Monday, November 17, 2014

The Faerie Queene

The Faerie Queene is an English epic written by Edmund Spenser in the sixteenth century. We often think of Shakespearean language as archaic, but Spenser, living at the same time as Shakespeare, deliberately used an English (Chaucerian English) that was old at the time when writing The Fairie Queene.

The Faerie Queene is divided into books, each telling the story of one knight who exemplifies and learns about one virtue. Here is an excerpt from the beginning of Book 1, the tale of the Redcrosse Knight and holiness:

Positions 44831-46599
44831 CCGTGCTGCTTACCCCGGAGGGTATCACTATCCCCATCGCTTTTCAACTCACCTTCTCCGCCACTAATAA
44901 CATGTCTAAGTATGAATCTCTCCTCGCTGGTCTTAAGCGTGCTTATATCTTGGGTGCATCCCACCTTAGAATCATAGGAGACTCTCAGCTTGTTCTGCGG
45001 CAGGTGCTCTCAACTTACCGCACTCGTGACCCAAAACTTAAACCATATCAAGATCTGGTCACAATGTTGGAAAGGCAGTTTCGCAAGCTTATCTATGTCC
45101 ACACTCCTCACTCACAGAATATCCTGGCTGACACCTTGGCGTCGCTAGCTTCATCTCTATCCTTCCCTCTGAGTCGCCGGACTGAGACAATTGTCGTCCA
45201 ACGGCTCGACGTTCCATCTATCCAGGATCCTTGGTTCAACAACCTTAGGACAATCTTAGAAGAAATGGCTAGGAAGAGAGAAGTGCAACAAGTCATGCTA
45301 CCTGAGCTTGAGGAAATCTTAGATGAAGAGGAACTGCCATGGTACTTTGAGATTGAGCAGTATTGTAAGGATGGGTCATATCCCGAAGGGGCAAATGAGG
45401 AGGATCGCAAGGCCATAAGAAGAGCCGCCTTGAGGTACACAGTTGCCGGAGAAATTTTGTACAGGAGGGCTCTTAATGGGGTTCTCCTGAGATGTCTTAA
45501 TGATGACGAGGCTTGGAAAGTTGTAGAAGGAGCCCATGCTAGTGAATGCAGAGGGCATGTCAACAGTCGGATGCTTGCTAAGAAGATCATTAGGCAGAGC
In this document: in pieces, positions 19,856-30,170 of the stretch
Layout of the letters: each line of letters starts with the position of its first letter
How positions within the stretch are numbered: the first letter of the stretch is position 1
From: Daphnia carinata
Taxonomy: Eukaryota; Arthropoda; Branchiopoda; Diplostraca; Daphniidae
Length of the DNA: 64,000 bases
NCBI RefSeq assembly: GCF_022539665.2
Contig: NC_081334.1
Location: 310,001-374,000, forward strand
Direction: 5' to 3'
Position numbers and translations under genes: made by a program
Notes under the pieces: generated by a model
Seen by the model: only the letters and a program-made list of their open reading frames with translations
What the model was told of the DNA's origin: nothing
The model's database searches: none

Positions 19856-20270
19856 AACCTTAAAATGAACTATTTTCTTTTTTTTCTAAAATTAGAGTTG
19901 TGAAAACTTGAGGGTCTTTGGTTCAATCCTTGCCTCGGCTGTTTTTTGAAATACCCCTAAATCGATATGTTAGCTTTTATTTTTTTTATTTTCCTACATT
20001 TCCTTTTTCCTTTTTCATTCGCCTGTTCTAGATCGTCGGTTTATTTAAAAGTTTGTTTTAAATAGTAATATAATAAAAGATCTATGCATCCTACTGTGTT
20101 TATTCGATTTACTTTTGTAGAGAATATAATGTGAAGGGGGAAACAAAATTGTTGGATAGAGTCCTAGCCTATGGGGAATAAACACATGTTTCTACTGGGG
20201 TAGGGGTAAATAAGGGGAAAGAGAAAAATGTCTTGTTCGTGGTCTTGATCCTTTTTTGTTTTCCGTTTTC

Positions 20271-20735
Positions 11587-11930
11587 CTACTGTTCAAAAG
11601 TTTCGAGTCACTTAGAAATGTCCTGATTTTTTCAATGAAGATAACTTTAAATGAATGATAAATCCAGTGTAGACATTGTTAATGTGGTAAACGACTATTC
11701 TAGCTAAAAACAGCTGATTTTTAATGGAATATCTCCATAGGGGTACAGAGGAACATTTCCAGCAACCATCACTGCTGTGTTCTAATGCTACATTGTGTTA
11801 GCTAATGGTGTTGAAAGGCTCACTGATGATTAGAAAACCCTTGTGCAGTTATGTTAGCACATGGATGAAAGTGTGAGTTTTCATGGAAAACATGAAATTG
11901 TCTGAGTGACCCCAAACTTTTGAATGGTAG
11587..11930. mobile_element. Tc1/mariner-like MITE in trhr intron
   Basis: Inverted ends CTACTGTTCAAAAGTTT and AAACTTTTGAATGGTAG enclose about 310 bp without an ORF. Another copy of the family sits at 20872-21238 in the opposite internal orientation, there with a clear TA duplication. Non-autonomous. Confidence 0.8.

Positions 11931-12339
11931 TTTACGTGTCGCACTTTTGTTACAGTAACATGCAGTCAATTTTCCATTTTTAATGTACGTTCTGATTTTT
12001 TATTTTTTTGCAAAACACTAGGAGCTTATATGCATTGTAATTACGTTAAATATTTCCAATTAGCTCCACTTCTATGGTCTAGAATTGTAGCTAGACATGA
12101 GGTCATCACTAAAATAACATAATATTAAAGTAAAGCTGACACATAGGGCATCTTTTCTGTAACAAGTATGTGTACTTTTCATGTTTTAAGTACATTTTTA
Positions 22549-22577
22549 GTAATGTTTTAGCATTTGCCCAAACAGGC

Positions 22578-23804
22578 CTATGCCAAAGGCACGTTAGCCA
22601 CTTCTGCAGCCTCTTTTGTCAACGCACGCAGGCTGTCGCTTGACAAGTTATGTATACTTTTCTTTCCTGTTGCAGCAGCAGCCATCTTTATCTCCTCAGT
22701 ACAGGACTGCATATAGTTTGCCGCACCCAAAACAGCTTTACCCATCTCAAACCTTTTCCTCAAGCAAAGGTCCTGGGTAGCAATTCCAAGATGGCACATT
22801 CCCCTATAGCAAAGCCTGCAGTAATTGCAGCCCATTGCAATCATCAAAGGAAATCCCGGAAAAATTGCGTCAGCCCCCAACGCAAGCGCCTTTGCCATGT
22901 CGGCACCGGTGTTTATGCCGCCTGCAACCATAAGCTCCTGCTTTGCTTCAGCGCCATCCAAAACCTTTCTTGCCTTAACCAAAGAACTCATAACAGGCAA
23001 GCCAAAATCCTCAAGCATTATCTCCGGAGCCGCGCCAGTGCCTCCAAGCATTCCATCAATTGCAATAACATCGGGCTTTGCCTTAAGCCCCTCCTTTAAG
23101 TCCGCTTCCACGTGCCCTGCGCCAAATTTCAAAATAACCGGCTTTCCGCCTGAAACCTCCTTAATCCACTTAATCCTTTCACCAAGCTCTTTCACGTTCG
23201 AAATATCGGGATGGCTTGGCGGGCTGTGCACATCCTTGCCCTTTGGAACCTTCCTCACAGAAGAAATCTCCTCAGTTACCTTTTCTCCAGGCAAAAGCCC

"A Gentle Knight was pricking on the plaine,
     Ycladd in mightie armes and silver shield,
     Wherein old dints of deepe wounds did remaine,
     The cruell markes of many a bloudy field;
     Yet armes till that time did he never wield:
     His angry steede did chide his foming bitt,
     As much disdayning to the curbe to yield:
     Full jolly knight he seemd, and faire did sitt,
As one for knightly giusts and fierce encounters fitt."

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